Four Common Construction Accounting Mistakes Contractors Should Avoid

March 25, 2020

By John Stenger, CPA, Owner, Stenger & Company

In construction, often what separates good contractors from great ones comes down to the details. Finding someone to complete a mechanical, electrical or plumbing project isn’t difficult but finding a true expert that will perform to perfection is. Since most contractors are not construction accounting experts by trade, mistakes can occur when organizing a company’s finances. The more a contractor can identify these common mistakes, the easier it will be to avoid common pitfalls. As a construction-specific CPA, here are the common construction accounting mistakes made by contractors:

1. Not Choosing the Right Accounting Advisor or Going it Alone

Most contractors are entrepreneurial at heart. They welcome the challenges that come with running a business and don’t mind rolling up their sleeves and wearing many hats. While this spirit is certainly a noble one, it’s not recommended when it comes to organizing constructing accounting procedures or overall company finances. Choosing the right Certified Public Accountant (CPA) is a critical step to building out your trusted advisor team and can be a major contribution to business growth. Close to half of my clients come to me from other CPAs that were not construction specialists. The unique accounting requirements a contractor is faced with almost always call for a CPA that specializes in construction.

2. Lack of Accurate Job Cost Accounting

When it comes to job profitability, risk mitigation is critical for success. The best way to mitigate the risk of unprofitable jobs is through implementing job cost accounting methodologies. Job cost accounting is the process of tracking, organizing and interpreting all the costs associated to a job to determine overall profitability. If done correctly, job cost accounting will result in “buckets” of information for each job that the trusted CPA or business owner can review and make decisions on. The three main “buckets” to track in detail are:

  • Materials – Organizing the costs of raw material and assigning these costs to a job once the materials are used
  • Labor – Charging employees’ time to specific jobs which are then assigned to the jobs based on the labor cost of the employee
  • Overhead – Accumulating overhead costs into cost pools, and then allocating the costs to specific jobs.

Having a clear picture on this data will help resolve job inefficiencies and create real-time visibility on overall profitability.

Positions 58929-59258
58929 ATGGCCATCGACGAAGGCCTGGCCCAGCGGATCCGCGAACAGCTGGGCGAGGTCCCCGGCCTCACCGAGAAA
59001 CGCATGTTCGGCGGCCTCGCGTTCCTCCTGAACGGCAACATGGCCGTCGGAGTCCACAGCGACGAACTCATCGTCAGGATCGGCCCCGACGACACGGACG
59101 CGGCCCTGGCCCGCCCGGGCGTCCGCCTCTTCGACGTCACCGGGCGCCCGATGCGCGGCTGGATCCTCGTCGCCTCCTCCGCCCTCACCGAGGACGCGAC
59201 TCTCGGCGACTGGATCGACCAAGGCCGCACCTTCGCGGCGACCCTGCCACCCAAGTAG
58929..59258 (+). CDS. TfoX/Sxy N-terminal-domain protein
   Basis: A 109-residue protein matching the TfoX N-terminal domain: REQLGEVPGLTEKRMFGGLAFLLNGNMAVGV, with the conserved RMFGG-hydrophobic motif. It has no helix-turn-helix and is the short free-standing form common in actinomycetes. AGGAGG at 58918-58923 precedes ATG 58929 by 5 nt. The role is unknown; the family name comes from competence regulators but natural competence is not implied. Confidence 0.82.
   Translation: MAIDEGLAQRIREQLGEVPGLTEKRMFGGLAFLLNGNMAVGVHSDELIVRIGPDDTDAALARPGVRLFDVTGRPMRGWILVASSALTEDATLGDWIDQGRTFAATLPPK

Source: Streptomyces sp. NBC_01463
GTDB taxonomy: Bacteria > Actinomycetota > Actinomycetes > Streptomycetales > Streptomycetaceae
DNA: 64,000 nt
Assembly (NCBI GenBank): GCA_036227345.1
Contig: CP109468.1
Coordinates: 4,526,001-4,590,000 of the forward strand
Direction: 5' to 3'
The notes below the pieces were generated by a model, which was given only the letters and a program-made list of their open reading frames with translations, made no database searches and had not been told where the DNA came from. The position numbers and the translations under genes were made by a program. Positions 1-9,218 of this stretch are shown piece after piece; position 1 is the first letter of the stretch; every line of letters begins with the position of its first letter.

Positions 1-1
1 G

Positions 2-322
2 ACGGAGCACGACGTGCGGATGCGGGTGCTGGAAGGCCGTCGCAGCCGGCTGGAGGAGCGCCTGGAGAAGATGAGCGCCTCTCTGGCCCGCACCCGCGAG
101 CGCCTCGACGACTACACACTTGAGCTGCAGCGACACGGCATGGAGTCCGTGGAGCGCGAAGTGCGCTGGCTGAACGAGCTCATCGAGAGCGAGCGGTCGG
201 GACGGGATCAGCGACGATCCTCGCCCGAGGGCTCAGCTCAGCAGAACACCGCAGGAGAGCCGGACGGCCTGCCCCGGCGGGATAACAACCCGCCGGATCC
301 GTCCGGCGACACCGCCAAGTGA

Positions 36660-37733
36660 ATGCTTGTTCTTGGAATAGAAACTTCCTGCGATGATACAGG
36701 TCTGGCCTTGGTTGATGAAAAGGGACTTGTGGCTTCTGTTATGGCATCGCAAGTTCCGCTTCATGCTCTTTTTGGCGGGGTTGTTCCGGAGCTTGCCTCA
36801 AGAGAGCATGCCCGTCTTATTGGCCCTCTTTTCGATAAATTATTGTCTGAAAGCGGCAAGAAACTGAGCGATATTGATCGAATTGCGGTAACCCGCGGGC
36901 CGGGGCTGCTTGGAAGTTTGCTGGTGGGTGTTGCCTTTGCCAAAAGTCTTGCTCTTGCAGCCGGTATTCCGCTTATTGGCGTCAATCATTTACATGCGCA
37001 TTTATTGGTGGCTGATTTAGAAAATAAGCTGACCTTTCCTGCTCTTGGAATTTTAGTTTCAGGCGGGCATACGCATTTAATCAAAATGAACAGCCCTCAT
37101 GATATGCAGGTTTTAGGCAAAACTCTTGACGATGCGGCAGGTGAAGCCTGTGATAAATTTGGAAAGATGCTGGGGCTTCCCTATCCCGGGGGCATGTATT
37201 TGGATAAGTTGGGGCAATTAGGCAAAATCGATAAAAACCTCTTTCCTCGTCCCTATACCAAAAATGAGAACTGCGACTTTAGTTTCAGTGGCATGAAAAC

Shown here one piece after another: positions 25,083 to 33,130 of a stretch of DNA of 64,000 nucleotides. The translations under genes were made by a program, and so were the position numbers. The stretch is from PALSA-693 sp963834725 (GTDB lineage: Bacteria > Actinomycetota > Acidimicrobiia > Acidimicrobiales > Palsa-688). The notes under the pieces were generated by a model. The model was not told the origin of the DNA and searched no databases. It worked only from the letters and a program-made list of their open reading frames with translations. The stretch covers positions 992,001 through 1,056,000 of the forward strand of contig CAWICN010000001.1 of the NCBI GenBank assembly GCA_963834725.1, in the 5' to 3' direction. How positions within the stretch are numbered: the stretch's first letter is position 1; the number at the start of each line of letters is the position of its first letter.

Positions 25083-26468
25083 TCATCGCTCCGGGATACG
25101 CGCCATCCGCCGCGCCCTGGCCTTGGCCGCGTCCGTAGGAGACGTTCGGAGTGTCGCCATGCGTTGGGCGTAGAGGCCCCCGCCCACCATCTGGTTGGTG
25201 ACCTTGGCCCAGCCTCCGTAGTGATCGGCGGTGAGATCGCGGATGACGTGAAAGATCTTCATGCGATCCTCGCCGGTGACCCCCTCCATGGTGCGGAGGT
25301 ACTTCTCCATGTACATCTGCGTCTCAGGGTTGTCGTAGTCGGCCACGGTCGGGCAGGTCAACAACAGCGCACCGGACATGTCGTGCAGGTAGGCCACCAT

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3. Not Hitting Targets on Job Estimates

As a contractor begins to build historical job cost data, producing accurate and timely estimates will become an easier process. Underestimating a project means you have to go and invoice more to maintain profitability, or even worse, take a loss on the job. This can also reverberate into future jobs kicking off a vicious cycle of how to make up for an unprofitable job. A contractor might try to win a bid by knowingly underestimating their next job just to create enough cash flow to cover the previous unprofitable job. Or they could overestimate the next job. Overestimating a project can seem harmless, but if a contractor is consistently overestimating jobs, they are probably losing business by providing an estimate that is much higher than the competition. 

4. Inadequate Construction Accounting Software

Most of my clients come to me because they are experiencing some sort of construction accounting pain. Typically this pain is the result of a contractor’s business growing, and in the process, outgrowing their original accounting software used to run it. When contractors are experiencing business growth but still relying on basic accounting software such as QuickBooks, they soon find that it isn’t powerful enough to support the complexities of construction accounting. If a client is using QuickBooks, it also means the CPA is performing additional work to clean up the data and organize everything into a useable format. This is an inefficient use of a construction CPAs’ time turning them into a glorified bookkeeper and doesn’t allow for true consultation on how to fully optimize a business. When a client comes to me and is still using basic accounting software, my first recommendation is for them to begin exploring options for construction-specific accounting software such as Deltek + ComputerEase. Construction accounting software from Deltek + ComputerEase allows your company and CPA to focus time and energy on optimizing job profits and growing the business.

This blog series from construction-focused CPAs covers the unique accounting complexities contractors face. Read the first blog in the series, How To Choose The Right CPA For Your Construction Company.

About the Author

With over 23 years of accounting experience, John Stenger is responsible for the overall management of Stenger & Company. He has vast experience and expertise in the area of construction accounting, often being referred to as the “Job Costing Guru.” John has a strong passion for listening to his clients and applying his best effort to meeting their financial needs. He holds his B.S. in Business Administration from Ohio State University. John is a member of the American Institute of Certified Public Accountants and the Ohio Society of Certified Public Accountants.